food projects

Still Munching

Growing up, my family ate everything, well, family style. All meals, whether stir-fry or barbecue, came out in serving dishes on the table. Even ostensibly single serving meals like hamburgers or baked potatoes were usually assembled away from the table from the big stack of food and brought over. Even these days, Julie and I often cook family style between the two of us. Portion sizes for 2 aren’t too hard to figure out, though we will often leave a half-serving of food behind for tupperware.

As such, one great contrast in restaurant food is getting a complete plate, with grains, veggies, and meat all at different clock positions. With a full plate in front of me, I feel compelled to finish as much of it as possible or to give up early for a doggie bag. There’s something about having everything already on my plate that pushes me to eat a little more, where seeing an equal portion in the serving dish doesn’t. The strange world of individual servings at home adds an element of restaurant fanciness, but also makes me overeat slightly more than I normally would.

Munchery: Take 2

Our meal schedule has been somewhat erratic for the past month, so Julie and I couldn’t commit to any of the full-week meal options recently. Despite lapsing on that, we were able to order Munchery to fill in an unusual day, and it was quite convenient. Even without considering the number of meals, it was much more convenient because we ordered our meals for the next day, while Plated needed to be ordered several days in advance.

We looked over the options, and the first 2 jumped out at us: a grilled tuna salad and teriyaki chicken:

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The experience online was very similar to our first order: I think the only catch this time was that we also had to put in our tip for the driver. I think I already mentioned my dissatisfaction about having to pay tip and tax on top of the set price, but our meal (without discounts) for 2 ended up being $27. It’s certainly on par with restaurant food at that price.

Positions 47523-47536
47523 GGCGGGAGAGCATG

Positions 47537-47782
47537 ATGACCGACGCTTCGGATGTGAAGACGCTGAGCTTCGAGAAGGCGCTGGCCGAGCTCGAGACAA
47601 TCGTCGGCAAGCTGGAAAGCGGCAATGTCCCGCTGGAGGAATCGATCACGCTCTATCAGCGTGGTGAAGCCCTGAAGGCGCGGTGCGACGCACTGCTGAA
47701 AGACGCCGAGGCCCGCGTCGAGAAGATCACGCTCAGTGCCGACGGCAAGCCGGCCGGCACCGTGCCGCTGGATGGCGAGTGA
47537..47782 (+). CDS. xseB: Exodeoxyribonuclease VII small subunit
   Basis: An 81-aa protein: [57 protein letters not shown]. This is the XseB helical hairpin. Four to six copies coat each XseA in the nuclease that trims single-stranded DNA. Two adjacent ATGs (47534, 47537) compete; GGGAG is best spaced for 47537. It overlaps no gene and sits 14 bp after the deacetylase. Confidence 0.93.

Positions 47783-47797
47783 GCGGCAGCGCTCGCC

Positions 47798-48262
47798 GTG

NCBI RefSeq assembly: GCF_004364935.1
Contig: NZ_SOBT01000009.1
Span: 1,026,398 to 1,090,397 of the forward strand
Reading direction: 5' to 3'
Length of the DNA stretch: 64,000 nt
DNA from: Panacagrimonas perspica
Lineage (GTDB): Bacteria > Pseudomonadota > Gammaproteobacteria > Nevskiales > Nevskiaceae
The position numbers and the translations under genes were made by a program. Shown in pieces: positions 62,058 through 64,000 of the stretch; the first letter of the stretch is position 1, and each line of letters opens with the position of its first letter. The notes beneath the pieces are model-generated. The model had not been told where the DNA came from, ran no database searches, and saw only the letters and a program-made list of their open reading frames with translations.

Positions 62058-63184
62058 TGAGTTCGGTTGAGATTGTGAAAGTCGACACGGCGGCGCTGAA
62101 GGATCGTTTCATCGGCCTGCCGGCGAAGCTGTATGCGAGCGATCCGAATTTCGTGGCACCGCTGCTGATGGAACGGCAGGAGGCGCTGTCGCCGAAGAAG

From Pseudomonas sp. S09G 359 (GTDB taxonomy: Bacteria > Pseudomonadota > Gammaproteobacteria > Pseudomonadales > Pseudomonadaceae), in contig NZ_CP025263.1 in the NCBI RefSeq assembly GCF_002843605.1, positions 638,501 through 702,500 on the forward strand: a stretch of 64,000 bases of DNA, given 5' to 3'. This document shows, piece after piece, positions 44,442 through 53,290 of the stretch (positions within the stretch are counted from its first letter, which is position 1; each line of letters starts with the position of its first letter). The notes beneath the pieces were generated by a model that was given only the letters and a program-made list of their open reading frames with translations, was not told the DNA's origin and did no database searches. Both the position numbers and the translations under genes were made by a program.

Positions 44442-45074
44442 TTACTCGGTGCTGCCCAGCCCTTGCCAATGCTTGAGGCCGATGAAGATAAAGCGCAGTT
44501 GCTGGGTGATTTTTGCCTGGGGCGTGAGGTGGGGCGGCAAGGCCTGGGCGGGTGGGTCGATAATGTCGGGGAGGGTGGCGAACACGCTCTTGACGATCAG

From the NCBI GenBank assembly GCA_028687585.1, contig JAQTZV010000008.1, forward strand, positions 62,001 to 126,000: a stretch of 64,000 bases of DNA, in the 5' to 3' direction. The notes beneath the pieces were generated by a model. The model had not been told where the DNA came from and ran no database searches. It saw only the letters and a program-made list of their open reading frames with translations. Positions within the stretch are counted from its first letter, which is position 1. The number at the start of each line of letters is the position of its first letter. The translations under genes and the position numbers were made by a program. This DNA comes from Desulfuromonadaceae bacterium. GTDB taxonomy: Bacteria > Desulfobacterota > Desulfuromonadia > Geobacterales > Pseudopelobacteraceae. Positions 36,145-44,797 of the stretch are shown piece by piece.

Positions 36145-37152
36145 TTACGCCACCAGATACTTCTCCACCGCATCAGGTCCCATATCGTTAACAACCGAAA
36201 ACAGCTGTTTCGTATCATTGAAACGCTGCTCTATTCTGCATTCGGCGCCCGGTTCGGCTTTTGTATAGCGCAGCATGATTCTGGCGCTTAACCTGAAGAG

The preparation was quite easy: we got the salad on the plate, and we put the chicken in our toaster oven, which very conveniently fit again. We ate the salad while we warmed up the chicken, and both we sliced easily with a paring knife.

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One thing we noted was that that the salad portion seemed small. Looking at the packaging, I think they were constrained by the standard box size and the amount of greens they could stuff in there.

Overall, we were pleased with the meal: compared to our previous Munchery meal, we thought that the meals were more cohesive and worked together better. Between them, the grilled tuna salad was definitely the fancier option: it felt like something I would order at a restaurant, whereas the teriyaki chicken was something we might have managed on our own.

The good news is that there were no surprises. Based on 2 meals, it seems that Munchery provides a tasty, reliable service. Our experience this time matched our experience the first time, so we can confidently keep our rankings the same.

  1. Munchery
  2. Plated

Keep an eye out for our next review soon! I’m actually catching up as we just had our first Blue Apron meal this evening and will be sharing more about it soon.

This post is part of the Dinner Table Tournament where I pull Julie along my need for novel experiences in “staying in” dinner options to generate blog content. I have not been compensated by Munchery for this in any way for this post. Yet.

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